The situation is a little more stark when it comes to the Heartland Payment Systems example, which was hacked in late 2008 and might have had data relating to over 100 million credit cards being stolen. There’s a fantastic article about this by Wired.

Again, however, it appears the damage was relatively minimal — the company reported in May 2009 that it lost some US$12.6 million as a result of the hack. But much of that may have actually come from legal disputes with Visa and Mastercard, which claimed that Heartland was not actually compliant with payment card industry rules anyway.

Of course, the fact remains that Heartland lost a substantial amount of money — the full extent of which probably has not been disclosed — and this example does make Twomey’s point well. But we hardly think it should take a commentary in the AFR to point out that a credit card processing company should be careful with regards to IT security.

Well, duh.

The final example that Twomey mentions is even more dubious than the first two. He reminds readers that in April this year, the ABC’s Four Corners program reported that mining giants BHP Billiton, Rio Tinto and Fortescue Metals Group had been the subject of Chinese cyberattacks — including one towards Rio around the time of the controversial arrest of Rio executive Stern Hu there on bribery and spying charges.

But what Twomey fails to mention is that Four Corners never provided the viewer with any evidence that that the attacks took place, and never detailed the nature of the attacks.

As I wrote at the time, the associated upgrade in network security that the miners conducted at the time of the attacks was more likely to have been in reaction to distributed denial of service attacks — which can often be stopped at the telco layer — than a form of corporate espionage.

It’s even possible that the attacks were simply the work of Chinese patriots annoyed and ping-flooding Rio and other Australian miners over what they saw as Hu’s indiscretions in their country, rather than a more sinister government or corporate spying effort. Script-kiddie stuff. Lightweights.

Coincidentally, Twomey himself was also quoted in Four Corners’ report on the mining attacks.

Now none of this is to say that IT security is not an issue that Australian businesses should be worried about. It is an issue, and businesses do get hacked.

But it’s not a massive, dangerous issue.

Over the years, IT security has become more and more commoditised and baked into other technologies, and business has become more open with sharing information anyway. Australian businesses in general are aware of the IT security issue and have generally taken some basic steps to secure the crown jewels. Such hacks as do happen are not known to have caused the massive disruption that security representatives like Twomey would like us to believe.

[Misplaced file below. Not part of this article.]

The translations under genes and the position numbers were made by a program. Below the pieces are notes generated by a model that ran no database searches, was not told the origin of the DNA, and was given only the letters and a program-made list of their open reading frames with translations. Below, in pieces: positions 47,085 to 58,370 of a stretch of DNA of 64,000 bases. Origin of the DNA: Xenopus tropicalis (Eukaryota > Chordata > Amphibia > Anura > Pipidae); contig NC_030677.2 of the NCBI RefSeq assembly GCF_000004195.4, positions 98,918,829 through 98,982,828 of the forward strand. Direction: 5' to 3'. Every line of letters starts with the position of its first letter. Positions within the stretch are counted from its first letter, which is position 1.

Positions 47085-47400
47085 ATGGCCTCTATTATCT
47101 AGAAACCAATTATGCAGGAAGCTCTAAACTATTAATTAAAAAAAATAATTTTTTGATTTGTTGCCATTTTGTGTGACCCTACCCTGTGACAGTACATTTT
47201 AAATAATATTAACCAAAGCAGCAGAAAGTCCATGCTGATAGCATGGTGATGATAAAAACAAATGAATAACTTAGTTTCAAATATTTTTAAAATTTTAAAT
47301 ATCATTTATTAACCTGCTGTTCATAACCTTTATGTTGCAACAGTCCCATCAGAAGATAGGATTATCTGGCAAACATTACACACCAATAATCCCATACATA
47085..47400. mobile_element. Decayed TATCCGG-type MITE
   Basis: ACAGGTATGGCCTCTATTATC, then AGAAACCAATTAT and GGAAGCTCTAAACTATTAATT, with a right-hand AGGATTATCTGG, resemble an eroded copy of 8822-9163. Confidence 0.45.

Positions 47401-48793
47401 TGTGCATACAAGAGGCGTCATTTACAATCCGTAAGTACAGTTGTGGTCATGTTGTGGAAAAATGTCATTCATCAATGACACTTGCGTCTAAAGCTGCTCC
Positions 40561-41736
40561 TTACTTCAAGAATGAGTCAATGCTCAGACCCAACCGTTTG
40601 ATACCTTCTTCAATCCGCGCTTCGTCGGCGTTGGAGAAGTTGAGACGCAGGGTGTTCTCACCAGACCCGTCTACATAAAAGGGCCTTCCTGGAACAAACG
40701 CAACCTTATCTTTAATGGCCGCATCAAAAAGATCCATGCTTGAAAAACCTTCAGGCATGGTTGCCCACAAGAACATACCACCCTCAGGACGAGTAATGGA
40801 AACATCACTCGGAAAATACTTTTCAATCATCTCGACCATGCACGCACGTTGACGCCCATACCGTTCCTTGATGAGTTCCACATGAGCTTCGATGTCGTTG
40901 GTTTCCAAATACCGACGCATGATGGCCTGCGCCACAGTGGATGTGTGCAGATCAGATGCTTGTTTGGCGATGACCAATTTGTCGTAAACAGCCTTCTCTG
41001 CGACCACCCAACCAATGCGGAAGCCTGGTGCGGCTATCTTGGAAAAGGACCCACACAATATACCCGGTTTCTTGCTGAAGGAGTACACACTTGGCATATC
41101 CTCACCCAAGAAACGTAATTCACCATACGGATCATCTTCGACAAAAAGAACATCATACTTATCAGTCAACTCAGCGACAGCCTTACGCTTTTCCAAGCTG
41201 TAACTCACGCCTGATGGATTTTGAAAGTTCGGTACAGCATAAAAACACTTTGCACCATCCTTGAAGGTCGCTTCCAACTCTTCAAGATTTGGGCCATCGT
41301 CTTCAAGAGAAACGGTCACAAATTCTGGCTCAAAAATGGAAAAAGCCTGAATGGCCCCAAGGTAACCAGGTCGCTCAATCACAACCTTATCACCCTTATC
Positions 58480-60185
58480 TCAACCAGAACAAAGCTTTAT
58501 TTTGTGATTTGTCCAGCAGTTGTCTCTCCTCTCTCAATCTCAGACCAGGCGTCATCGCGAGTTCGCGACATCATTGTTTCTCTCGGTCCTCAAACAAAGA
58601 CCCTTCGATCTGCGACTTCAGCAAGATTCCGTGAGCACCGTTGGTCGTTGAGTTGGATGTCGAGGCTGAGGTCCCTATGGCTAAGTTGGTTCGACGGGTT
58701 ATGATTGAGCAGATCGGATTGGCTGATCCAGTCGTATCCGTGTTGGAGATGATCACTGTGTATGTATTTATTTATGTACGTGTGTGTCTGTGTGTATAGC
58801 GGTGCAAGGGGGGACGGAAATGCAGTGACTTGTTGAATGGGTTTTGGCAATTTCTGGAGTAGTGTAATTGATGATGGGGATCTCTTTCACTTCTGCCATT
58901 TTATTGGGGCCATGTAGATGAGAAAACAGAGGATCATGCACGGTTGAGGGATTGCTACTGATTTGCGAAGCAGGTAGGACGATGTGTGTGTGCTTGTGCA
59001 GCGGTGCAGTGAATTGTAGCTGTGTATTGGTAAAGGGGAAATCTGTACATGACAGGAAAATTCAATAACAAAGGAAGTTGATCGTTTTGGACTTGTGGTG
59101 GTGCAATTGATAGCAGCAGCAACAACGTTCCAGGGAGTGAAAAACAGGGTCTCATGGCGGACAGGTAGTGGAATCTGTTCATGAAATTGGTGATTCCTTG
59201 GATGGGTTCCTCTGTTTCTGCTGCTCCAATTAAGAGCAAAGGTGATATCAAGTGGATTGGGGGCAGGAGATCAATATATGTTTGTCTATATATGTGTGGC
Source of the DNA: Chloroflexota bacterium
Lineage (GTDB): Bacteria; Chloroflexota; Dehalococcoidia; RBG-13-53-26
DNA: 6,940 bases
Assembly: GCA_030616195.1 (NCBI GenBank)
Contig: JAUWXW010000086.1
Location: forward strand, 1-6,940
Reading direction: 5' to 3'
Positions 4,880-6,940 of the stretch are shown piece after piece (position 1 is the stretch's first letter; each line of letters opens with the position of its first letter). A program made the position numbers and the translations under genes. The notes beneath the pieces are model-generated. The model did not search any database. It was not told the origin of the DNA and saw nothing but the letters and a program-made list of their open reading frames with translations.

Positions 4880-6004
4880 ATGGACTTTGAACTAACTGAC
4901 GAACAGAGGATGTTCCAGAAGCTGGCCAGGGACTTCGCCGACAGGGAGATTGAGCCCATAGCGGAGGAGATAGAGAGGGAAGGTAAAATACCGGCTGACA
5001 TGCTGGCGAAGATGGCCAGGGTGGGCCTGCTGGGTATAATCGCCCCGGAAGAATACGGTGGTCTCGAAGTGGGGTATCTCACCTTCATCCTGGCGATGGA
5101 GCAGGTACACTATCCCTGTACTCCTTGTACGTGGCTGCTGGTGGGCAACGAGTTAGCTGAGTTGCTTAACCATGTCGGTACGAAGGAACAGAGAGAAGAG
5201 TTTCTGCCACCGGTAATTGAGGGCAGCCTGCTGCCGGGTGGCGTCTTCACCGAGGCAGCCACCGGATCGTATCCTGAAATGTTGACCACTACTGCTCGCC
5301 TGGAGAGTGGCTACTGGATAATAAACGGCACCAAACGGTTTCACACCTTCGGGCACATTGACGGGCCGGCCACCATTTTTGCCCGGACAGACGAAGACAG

One final point should be made here. The largest real, identified and publicly known technology outage to have recently hit a number of large Australian companies was not a security issue caused by hackers.

It was the massive outage caused by one of the IT security industry’s largest players — McAfee, who singlehandedly took down Coles stores across Western and South Australia and the Northern Territory earlier this year, as well as forcing Virgin Mobile retail staff to conduct transactions manually and even knocking out PCs at the Commonwealth Bank of Australia.

You can bet that Twomey didn’t mention that little fact in his article. But then he wouldn’t. The website of his company — Argo Pacific — publicly advertises that it provides cybersecurity services.

When you’re in the business of promoting fear, it’s not a good look to admit that your own industry — and the hype it creates — might in fact be part of the problem.

Delimiter will gladly publish a rebuttal by Paul Twomey or anyone else in Australia’s IT security industry to Renai’s argument.

Image credit: Jordan PĂ©rez, Joi Ito, both Creative Commons licensed


  1. FYI: There was the blackmailed dos attack against a northern territory based betting business Multibet that i believe went bust. Transcript of the Four corners report on it

    I do see your point that ma and pa’s chick shop wouldn’t be targeted by such a large and significant attack though it doesn’t hurt to be careful and mindful of the possibility.

  2. The local Chippy or corner store is unlikely to be effected drastically in the short term by having their systems attacked.
    Many businesses (particularly those with some form of office) now depend upon email and other internet based systems to run their business, and communicate with suppliers and customers.

    I bet if you killed the it systems for say… a plumbing business or a real estate business you’d find chaos panic and disorder arrising pretty quickly.